Cold Harbor to the Crater: The End of the Overland Campaign

By Gary W. Gallagher; Caroline E. Janney | Go to book overview

The Two Generals Who Resist Each Other

JOAN WAUGH

Winslow Homer’s painting Prisoners from the Front conspicuously featured his friend and distant cousin Union brigadier general Francis Channing Barlow (1834–96). Barlow’s figure symbolized the imminent U.S. victory over the rebellious Confederacy represented in human form by the three captives. The painting, not completed until after the war, was inspired by a series of sketches Homer made while observing the movements of the Federal army during the Virginia campaigns from April to August 1864. Some experts believe the sketches were made in mid-to-late May after the battle of Spotsylvania, where Barlow’s unit captured 3,000 Rebels. One contemporary critic described the Yankee officer as “the hard, firm faced New England man, without bluster, and with the dignity of life animated by principle.” When it debuted in April 1866 at New York City’s National Academy of Design, most northern viewers easily identified the baby-faced Barlow, one of the best-known “boy generals” of the Army of the Potomac, as the “moral center” of the picture.1 Strikingly self-confident, General Barlow gazes at the three Rebels—the defiant youthful cavalier, the worndown older man, and the humble yeoman farmer’s son—perhaps imagining how such a war-torn country would turn this trio of present enemies into reconstructed loyal citizens.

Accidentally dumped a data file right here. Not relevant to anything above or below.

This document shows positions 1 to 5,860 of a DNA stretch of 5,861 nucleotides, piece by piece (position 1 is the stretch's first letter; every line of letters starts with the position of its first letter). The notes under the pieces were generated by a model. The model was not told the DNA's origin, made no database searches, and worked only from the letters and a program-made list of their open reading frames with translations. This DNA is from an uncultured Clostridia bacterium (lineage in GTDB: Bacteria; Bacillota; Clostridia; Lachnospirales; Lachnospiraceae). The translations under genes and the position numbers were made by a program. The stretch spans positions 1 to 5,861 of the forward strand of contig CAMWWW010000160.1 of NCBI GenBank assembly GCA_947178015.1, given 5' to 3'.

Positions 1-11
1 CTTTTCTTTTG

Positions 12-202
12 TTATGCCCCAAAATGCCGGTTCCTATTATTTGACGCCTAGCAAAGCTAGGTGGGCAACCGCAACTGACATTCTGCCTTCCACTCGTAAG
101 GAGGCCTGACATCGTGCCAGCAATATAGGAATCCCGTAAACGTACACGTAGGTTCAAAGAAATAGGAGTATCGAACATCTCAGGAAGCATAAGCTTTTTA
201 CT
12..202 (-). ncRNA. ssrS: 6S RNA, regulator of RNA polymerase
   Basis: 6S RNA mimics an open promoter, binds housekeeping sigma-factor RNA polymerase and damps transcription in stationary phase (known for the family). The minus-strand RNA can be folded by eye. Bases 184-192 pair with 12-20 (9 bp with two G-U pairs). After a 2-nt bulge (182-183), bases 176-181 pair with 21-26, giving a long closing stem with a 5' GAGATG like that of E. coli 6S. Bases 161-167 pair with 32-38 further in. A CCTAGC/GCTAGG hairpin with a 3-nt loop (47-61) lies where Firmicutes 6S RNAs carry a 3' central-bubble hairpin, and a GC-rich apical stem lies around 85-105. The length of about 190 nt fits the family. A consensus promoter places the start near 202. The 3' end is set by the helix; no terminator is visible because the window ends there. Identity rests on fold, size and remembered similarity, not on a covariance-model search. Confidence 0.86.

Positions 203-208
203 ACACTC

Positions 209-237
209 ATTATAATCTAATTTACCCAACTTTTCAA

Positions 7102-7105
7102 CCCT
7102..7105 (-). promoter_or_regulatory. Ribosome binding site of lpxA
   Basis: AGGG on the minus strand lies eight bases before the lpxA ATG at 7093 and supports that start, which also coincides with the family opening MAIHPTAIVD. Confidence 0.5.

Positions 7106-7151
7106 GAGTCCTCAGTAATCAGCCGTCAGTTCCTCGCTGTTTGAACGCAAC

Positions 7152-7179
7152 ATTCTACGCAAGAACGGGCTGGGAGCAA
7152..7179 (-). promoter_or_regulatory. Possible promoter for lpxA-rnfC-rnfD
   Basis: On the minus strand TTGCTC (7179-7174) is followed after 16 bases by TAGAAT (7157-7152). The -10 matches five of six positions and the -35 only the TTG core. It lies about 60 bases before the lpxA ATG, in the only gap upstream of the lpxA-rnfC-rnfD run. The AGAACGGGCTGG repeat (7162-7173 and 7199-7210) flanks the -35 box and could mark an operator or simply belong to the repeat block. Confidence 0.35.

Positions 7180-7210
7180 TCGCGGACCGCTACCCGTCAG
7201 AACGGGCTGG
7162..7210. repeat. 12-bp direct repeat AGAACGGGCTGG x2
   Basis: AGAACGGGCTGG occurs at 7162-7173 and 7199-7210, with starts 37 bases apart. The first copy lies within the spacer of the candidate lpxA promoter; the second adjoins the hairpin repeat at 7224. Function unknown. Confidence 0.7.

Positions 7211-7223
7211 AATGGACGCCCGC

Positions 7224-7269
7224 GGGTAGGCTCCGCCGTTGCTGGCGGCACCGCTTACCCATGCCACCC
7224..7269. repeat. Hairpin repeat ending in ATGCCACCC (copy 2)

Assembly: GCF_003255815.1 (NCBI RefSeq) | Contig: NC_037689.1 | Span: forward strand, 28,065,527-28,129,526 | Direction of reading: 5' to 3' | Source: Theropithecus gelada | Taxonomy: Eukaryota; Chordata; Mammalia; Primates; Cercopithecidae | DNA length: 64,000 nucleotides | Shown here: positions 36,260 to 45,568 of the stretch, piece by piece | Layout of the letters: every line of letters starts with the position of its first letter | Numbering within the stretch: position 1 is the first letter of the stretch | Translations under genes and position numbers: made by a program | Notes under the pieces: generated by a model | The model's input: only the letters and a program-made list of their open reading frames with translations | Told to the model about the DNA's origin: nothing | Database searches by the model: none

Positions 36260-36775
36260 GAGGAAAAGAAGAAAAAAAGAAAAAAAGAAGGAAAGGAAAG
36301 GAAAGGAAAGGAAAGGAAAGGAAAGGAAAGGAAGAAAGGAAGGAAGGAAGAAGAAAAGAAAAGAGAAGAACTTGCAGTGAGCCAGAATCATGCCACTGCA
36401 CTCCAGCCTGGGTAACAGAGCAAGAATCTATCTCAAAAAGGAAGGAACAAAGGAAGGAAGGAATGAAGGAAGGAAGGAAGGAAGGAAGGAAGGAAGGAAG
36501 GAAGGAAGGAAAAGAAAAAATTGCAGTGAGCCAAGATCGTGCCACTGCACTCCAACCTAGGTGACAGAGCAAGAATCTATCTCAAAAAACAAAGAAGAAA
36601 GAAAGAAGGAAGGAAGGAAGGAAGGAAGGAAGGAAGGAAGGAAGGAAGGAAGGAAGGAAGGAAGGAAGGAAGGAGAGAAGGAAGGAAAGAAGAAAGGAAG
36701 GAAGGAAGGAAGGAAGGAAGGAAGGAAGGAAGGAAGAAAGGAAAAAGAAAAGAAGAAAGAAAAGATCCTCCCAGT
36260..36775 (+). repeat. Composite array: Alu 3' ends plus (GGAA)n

What combination of fate, character, and circumstance brought the young, New York-born, Massachusetts-bred, Harvard-educated lawyer and aspiring Republican politician to the Civil War battlefields and eventually to the killing fields of Cold Harbor and Petersburg? This essay will answer that question, providing ballast, background, context, and critical commentary fleshing out the idealized Barlow immortalized by Homer’s masterful work. After examining his family origins, education, and early war career, it will turn the spotlight on Barlow’s lowest point—from Cold Harbor in June through August of 1864 in Petersburg, Virginia. One thing should be made clear. The facts support a praiseworthy if controversial record. Barlow, a volunteer who rose from private in 1861 to major general in May 1865, and the troops he commanded distinguished themselves in

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